In 'A Burning,' Striving, Dreaming And Joking In The Face Of Oppression
Megha Majumdar's debut novel, A Burning, is set in modern-day Kolkata, India, and suddenly sounds breathlessly contemporary in the United States, too — a landscape of lockdowns, curfews, fires, and anguished posts on the internet.
It begins with a young woman named Jivan, scrolling through social media accounts of a gruesome terrorist attack near her neighborhood: flaming torches thrown into the windows of a halted train, its doors locked from the outside.
"Jivan is a person who has one very straightforward goal. She wants to rise to the middle class. She wants to keep her job at a mall. She wants to own her new smartphone," Majumdar says.
"But this is a person who, despite all her hard work, is defeated by the oppressive systems that she lives under. This is a person who is let down by the police, who is let down by the courts, who is let down by nationalist media. So through this character, I wanted to look at how a person might continue to strive even in the face of the might of the state."
On Lovely, one of the book's other narrators
... through this character, I wanted to look at how a person might continue to strive even in the face of the might of the state.
Lovely is a hijra, which is a specific social category at the intersection of gender and class in India. And in some ways, Lovely is revered because she is thought to belong to this community which has a closer connection to the divine. So she is invited to bless newborns and bless couples at their wedding, but at the same time she is marginalised in such complex ways. And I wanted to see how this person can still hold on to a wild dream. Lovely's dream is to be a movie star, and no matter how the society around her tries to shame her, she doesn't accept that shame.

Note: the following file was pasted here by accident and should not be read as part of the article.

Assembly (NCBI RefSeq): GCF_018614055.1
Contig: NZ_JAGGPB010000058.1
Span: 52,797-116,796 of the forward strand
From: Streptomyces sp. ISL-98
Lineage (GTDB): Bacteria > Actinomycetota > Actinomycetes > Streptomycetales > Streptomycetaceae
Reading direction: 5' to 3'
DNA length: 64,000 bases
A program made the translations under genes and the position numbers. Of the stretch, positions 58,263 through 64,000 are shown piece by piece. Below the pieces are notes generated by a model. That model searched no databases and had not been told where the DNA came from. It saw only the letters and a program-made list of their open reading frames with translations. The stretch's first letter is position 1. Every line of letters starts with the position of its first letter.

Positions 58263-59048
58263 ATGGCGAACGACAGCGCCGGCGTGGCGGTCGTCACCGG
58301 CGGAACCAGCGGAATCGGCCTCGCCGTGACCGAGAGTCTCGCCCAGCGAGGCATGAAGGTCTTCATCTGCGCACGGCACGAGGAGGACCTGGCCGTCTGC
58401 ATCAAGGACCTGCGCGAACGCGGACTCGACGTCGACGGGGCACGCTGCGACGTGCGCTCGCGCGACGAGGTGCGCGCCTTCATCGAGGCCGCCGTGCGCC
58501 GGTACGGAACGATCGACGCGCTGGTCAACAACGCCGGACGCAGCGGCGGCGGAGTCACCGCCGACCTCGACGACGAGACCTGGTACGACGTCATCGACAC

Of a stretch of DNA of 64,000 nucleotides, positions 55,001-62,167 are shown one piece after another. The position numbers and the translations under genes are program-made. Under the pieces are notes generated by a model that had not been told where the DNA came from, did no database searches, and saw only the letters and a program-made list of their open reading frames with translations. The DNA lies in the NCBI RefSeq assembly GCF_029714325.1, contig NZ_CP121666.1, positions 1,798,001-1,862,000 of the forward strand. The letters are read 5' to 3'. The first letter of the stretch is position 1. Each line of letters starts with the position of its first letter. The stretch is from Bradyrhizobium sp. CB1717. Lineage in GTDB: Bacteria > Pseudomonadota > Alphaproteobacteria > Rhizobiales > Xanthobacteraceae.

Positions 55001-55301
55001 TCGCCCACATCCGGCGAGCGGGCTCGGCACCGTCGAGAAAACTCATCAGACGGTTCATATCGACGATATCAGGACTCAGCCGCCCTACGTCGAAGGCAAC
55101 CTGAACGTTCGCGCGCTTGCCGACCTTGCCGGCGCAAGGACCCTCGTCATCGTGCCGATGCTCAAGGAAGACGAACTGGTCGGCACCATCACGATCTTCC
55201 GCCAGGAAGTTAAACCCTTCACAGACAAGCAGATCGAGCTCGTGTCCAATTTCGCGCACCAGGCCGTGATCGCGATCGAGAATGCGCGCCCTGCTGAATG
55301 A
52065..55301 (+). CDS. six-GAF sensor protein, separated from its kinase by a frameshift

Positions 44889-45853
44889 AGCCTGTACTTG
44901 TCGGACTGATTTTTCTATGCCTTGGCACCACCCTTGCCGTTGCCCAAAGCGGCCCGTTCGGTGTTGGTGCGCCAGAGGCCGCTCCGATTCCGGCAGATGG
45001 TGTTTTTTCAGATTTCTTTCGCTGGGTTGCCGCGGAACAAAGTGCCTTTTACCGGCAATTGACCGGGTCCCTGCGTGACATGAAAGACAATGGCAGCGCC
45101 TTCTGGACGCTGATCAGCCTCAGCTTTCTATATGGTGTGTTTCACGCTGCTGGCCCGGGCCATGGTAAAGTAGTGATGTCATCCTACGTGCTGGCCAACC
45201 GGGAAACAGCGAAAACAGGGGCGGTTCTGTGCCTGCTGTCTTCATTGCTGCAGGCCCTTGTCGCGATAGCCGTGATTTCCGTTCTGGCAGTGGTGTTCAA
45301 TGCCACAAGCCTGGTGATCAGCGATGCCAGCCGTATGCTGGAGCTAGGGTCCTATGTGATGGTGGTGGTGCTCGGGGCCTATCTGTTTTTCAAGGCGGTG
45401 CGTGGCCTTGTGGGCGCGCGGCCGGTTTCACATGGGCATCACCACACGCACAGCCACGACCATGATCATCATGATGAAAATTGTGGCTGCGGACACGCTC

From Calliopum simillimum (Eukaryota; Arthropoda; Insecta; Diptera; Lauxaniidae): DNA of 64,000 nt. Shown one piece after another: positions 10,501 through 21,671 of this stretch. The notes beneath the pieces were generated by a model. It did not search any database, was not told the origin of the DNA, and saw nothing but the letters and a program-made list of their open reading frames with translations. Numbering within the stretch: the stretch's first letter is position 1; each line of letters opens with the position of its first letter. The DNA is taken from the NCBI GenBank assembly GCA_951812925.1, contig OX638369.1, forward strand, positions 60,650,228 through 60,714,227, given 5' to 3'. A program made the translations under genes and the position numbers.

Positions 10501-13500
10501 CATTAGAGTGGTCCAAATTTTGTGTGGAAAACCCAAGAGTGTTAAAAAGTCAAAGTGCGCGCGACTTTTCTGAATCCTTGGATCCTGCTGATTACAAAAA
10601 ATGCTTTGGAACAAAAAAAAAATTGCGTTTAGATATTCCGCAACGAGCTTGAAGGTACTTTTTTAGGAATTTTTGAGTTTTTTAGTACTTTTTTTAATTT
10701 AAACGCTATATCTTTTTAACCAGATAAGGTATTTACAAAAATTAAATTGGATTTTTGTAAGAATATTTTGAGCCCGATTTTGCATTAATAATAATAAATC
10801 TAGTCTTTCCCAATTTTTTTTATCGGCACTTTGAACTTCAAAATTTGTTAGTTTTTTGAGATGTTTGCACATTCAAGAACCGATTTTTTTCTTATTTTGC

On Lovely's relationship with Jivan
You know, English in India holds such baggage, and I wanted to bring that into the book. It is, of course, the language of the coloniser. But if you're growing up in India, you are constantly told that English is the language of moving up. It's the language of the future. And so Lovely holds this aspiration. And she wants to learn English and she becomes close friends with Jivan. But in the end, that friendship as tender and hopeful and good as it originally is, comes to be a kind of severe test. It comes to be Jivan's undoing in some ways and a real moral test for Lovely.
On similarities between the U.S. and India right now
I think what feels remarkable to me right now is that I started writing this book several years ago, paying attention to how the state's systems of oppression bear down upon marginalized groups. And here we are, you and I, chatting today when the mood in the U.S. is so remarkably similar. And the parallels between India and the U.S. are stunning. I mean, there are scholars and journalists who have written about the links between Hindu nationalism and white supremacy.
So I think there are these really close links between what's happening in India and what's happening in the U.S. And I hope that through this book, which, yes, is about oppression and yes, is about systems of discrimination, I hope that people also do pay attention to how the characters in this book dream and make jokes and strive even in conditions of great oppression, and I hope that feels meaningful to anybody picking up the book in the U.S.
This story was edited for radio by Ned Wharton and Hadeel Al-Shalchi, and adapted for the Web by Petra Mayer.
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